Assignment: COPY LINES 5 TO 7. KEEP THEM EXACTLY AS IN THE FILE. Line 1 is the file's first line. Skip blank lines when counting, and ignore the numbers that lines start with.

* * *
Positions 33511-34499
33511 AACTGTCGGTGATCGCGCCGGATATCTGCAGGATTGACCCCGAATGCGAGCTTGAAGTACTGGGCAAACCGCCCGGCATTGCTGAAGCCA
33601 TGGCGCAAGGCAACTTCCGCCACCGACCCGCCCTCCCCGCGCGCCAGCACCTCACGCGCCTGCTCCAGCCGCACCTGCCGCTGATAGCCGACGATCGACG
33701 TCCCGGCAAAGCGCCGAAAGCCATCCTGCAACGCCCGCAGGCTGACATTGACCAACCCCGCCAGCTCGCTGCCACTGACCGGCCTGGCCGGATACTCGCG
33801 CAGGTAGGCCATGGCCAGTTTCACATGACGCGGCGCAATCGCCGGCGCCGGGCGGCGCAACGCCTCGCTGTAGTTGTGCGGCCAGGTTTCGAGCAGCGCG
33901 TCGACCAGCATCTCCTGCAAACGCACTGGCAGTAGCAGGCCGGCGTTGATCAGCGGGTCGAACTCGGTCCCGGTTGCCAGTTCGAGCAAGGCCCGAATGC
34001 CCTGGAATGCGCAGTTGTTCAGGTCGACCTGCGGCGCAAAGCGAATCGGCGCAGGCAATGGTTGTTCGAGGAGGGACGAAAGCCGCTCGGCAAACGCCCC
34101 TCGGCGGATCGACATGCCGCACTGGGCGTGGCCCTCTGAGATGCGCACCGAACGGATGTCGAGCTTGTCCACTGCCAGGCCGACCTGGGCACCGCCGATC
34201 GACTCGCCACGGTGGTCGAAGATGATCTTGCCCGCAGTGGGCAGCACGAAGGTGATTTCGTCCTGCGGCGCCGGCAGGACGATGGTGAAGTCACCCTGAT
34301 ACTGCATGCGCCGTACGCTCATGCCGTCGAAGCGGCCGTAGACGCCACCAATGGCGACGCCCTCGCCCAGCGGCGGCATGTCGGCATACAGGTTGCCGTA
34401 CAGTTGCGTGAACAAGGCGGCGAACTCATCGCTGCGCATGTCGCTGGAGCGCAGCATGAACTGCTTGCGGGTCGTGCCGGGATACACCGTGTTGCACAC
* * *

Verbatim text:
33801 CAGGTAGGCCATGGCCAGTTTCACATGACGCGGCGCAATCGCCGGCGCCGGGCGGCGCAACGCCTCGCTGTAGTTGTGCGGCCAGGTTTCGAGCAGCGCG
33901 TCGACCAGCATCTCCTGCAAACGCACTGGCAGTAGCAGGCCGGCGTTGATCAGCGGGTCGAACTCGGTCCCGGTTGCCAGTTCGAGCAAGGCCCGAATGC
34001 CCTGGAATGCGCAGTTGTTCAGGTCGACCTGCGGCGCAAAGCGAATCGGCGCAGGCAATGGTTGTTCGAGGAGGGACGAAAGCCGCTCGGCAAACGCCCC